Does heat make a pulled muscle worse?
When to Use Heat
That’s not to say putting heat on an injury is out of the question — however, never apply heat to a new injury that is still swelling. Heat will make the swelling and pain worse, which is not what you want. You also should not apply heat if your body is already hot — for example, if you’re sweating.
Is ice or heat better for a pulled muscle?
The amount of swelling or local bleeding into the muscle (from torn blood vessels) can best be managed early by applying ice packs and maintaining the strained muscle in a stretched position. Heat can be applied when the swelling has lessened. However, the early application of heat can increase swelling and pain.
Does heat help strained muscles?
Heat helps soothe sore muscles that cause back pain or neck pain. It works best for injuries that are at least few days old. Heat opens blood vessels, which can assist the healing process and alleviate some of your pain. Additionally, some arthritis pain from stiff joints can benefit from heat as blood flow increases.
How long does it take for a pulled muscle to heal?
For a mild strain, you may be able to return to normal activities within three to six weeks with basic home care. For more severe strains, recovery can take several months. In severe cases, surgical repair and physical therapy may be necessary. With proper treatment, most people recover completely.
How can I speed up muscle recovery?
Your doctor may recommend the following at-home treatments:
- Rest. Rest the muscle for a few days or until your doctor gives you the okay. …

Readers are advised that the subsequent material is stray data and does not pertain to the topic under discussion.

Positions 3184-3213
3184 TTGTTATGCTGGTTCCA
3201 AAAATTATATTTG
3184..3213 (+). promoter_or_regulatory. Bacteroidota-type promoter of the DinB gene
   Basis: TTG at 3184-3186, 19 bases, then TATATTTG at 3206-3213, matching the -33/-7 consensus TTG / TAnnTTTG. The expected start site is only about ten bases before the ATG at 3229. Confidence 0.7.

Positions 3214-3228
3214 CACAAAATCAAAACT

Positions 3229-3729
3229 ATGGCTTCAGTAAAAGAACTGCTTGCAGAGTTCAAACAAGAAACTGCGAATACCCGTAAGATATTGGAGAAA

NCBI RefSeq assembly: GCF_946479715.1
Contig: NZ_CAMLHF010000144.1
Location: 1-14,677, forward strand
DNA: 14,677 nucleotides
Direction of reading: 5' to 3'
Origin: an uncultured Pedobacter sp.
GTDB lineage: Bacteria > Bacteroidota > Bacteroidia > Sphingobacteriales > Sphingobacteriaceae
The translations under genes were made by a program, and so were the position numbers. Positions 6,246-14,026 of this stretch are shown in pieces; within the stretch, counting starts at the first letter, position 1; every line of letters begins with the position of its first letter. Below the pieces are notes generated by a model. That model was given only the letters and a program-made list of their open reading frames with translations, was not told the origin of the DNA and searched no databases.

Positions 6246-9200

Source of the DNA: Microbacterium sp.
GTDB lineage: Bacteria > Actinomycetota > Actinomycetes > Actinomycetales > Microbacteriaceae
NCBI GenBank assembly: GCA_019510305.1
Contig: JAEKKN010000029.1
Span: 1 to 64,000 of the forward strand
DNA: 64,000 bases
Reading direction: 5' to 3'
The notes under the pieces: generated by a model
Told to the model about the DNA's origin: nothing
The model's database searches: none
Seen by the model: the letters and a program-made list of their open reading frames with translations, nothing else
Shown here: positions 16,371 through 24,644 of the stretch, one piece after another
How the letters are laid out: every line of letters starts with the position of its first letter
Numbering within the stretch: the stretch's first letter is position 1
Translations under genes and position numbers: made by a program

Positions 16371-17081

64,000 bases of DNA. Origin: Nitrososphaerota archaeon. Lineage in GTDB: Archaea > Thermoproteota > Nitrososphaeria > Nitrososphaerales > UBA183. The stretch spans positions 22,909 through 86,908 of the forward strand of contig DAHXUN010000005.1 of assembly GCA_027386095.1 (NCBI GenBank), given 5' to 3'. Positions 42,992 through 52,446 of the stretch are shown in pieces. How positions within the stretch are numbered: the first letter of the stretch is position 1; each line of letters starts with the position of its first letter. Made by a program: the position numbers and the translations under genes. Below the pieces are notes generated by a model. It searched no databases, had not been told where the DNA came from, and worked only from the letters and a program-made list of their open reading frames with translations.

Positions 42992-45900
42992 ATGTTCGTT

- Ice. Apply ice to the injury for 20 minutes each hour you’re awake. …
- Compression. Wrapping the muscle with an elastic bandage can help bring down swelling. …
- Elevation. …
- Medication. …
Does ice speed up healing?
Ice is effective for reducing pain, but it doesn’t speed up the healing process or reduce inflammation. If you want a quick, medicine-free painkiller, feel free to use ice. But if you want to get back to training as soon as possible, ice fails where active recovery succeeds.
How can you tell the difference between a muscle strain and muscle soreness?
The difference between soreness and a pulled muscle
With muscle soreness, you won’t feel it until a day to two later. With a pulled muscle, however, the pain is usually immediate.
What is the best treatment for a muscle strain?
- Rest. Avoid activities that cause pain, swelling or discomfort. …
- Ice. Even if you’re seeking medical help, ice the area immediately. …
- Compression. To help stop swelling, compress the area with an elastic bandage until the swelling stops. …
How long should I ice a strained muscle?
Duration varies with technique; usually 20 to 30 minutes per session. (See “Options for applying ice.”) Ice may continue to be useful in treatment as long as there is pain, swelling, inflammation, or spasm. There is no need to switch to heat after 48 hours or alternate between ice and heat.
Should I ice a muscle strain?
Icing an injury typically takes place immediately after the injury occurs. Using a cold compress or ice pack on a strained muscle can decrease inflammation and numb pain in the area. Icing is effective at reducing pain and swelling because the cold constricts blood vessels and decreases circulation to the area.
How do you know if you’ve pulled a muscle?
Check if you have a sprain or strain
- you have pain, tenderness or weakness – often around your ankle, foot, wrist, thumb, knee, leg or back.
- the injured area is swollen or bruised.
- you cannot put weight on the injury or use it normally.
- you have muscle spasms or cramping – where your muscles painfully tighten on their own.